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4 Smart Ways to Diversify Your Business for Longevity: Webinar Recap


Diversifying your business to bring in more income is a strategic way to secure long-term sustainability, but it’s not as simple as waving a magic wand and watching the dollars flow in. In addition to finding the best products or services to launch, there’s also the matter of getting the word out about them. 

That’s why we brought in WeddingPro Educator Kinsey Roberts of Vista View Events and She Creates Business for a webinar to gain more insight into diversification ideas. Keep reading for the top takeaways including advice on how and when to determine whether your business is ready to diversify and real, tangible concepts to inspire ideas for diversification opportunities.


Takeaway #1: Brainstorm Some Revenue-Generating Ideas

Before we jump into when and how you’ll diversify your business, try brainstorming some diversification ideas. Set a timer for twenty minutes, grab a pen and paper and write down every revenue stream opportunity you think of. 

Don’t stop to think about spelling, grammar or whether the idea makes sense. This free flow of thought will help you get as many creative ideas on the page as possible. Think: increasing the price of your services by $300 per wedding, writing a book or even opening a second business.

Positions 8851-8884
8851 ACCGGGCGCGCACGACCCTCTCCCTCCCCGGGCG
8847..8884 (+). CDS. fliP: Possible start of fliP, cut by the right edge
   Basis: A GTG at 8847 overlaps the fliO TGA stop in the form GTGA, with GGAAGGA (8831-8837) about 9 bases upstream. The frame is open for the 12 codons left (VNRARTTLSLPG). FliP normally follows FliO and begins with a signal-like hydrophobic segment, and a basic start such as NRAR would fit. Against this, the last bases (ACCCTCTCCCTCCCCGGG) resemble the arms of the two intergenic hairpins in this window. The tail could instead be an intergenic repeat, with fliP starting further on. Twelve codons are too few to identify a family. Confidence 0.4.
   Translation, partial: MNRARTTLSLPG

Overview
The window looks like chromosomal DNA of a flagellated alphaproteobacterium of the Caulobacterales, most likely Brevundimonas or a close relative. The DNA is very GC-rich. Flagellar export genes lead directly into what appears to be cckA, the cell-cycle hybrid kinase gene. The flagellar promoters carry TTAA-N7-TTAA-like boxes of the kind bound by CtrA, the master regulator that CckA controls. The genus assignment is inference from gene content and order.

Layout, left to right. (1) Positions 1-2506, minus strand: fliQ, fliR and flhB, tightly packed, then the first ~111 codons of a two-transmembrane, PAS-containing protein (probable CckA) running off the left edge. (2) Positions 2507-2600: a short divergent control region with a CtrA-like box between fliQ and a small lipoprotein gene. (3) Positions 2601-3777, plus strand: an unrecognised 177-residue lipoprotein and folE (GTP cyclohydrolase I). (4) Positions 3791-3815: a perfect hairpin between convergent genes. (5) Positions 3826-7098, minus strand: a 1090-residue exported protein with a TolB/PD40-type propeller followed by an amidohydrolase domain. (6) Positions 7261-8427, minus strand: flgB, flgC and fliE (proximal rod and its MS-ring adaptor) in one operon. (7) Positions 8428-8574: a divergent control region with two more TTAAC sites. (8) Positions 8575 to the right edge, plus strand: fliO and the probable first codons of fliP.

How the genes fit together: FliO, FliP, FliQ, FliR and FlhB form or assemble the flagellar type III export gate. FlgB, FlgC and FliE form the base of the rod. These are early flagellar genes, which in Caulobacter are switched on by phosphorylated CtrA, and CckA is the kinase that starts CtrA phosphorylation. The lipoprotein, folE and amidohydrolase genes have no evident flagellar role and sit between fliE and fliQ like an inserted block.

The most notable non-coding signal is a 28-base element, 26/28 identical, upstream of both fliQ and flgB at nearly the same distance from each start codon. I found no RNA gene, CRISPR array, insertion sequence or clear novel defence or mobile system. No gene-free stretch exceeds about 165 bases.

Takeaway #2: Know When It’s Time to Diversify

Now that you have some ideas in mind, it’s important to know when to diversify your business. The first sign is that you feel confident in the way you make money now. Kinsey recommends looking at the big picture of your business and not just what you’ve been doing during the pandemic. 

Think back to a time when a couple, pro or friend said “You’d be great at…”. This instant, off-the-cuff feedback can be some of the most accurate feedback you’ll ever get. It could be anything from film photography or month-of management to creating style guides. Has this happened too many times to count? You’re probably ready to diversify. 

A third sign you’re ready to diversify is if you have financial or time capital to invest in new diversification opportunities. Understand what you’re able to invest and what your output will be based on that. This will help you determine the longevity and timeline of this diversification leg.

Lastly, you’ll know it’s time to diversify if your business is ready to serve existing and new clients in a bigger way. This could be something your previous clients have mentioned or an entirely new business model based on their needs and wants. 


Pro Tip: “A new revenue stream will not fix a broken business,” Kinsey cautions. If you think adding a new revenue stream will save your business, this isn’t the answer. Fix what’s broken before you move on to a new venture.


Takeaway #3: Understand How You Can Diversify

You’ve got your revenue ideas and know you’re ready to diversify; now it’s time to understand how to do it. The first step is to conduct market research among clients. “Just because you like to do it, doesn’t mean people will pay for it,” says Kinsey. In other words, our personal flavor isn’t always what our business targets. Conduct market research before you open a diversification opportunity to make sure this is something your current and future clients want, need and will pay for. This can be done through something as simple as an Instagram poll. You can also send a survey through your email list, conduct an in-person focus group or join Facebook groups and forums.